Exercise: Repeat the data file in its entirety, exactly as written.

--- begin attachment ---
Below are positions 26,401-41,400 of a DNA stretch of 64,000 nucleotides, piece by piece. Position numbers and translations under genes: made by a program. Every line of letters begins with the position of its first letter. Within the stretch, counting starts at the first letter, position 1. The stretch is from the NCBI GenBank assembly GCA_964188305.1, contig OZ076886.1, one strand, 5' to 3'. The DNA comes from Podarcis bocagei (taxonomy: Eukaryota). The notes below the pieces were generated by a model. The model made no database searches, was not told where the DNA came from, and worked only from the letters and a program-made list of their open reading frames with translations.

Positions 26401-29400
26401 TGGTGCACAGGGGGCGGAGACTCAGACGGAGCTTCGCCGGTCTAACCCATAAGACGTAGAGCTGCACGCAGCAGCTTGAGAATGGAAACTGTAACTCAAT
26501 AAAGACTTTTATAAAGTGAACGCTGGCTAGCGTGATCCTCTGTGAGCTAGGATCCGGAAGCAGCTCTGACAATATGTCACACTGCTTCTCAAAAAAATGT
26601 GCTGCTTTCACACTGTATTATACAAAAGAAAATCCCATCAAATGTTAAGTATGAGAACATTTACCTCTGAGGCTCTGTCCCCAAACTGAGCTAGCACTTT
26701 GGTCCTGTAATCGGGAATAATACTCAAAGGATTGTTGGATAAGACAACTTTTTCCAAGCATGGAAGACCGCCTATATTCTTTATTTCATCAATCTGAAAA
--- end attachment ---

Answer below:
Below are positions 26,401-41,400 of a DNA stretch of 64,000 nucleotides, piece by piece. Position numbers and translations under genes: made by a program. Every line of letters begins with the position of its first letter. Within the stretch, counting starts at the first letter, position 1. The stretch is from the NCBI GenBank assembly GCA_964188305.1, contig OZ076886.1, one strand, 5' to 3'. The DNA comes from Podarcis bocagei (taxonomy: Eukaryota). The notes below the pieces were generated by a model. The model made no database searches, was not told where the DNA came from, and worked only from the letters and a program-made list of their open reading frames with translations.

Positions 26401-29400
26401 TGGTGCACAGGGGGCGGAGACTCAGACGGAGCTTCGCCGGTCTAACCCATAAGACGTAGAGCTGCACGCAGCAGCTTGAGAATGGAAACTGTAACTCAAT
26501 AAAGACTTTTATAAAGTGAACGCTGGCTAGCGTGATCCTCTGTGAGCTAGGATCCGGAAGCAGCTCTGACAATATGTCACACTGCTTCTCAAAAAAATGT
26601 GCTGCTTTCACACTGTATTATACAAAAGAAAATCCCATCAAATGTTAAGTATGAGAACATTTACCTCTGAGGCTCTGTCCCCAAACTGAGCTAGCACTTT
26701 GGTCCTGTAATCGGGAATAATACTCAAAGGATTGTTGGATAAGACAACTTTTTCCAAGCATGGAAGACCGCCTATATTCTTTATTTCATCAATCTGAAAA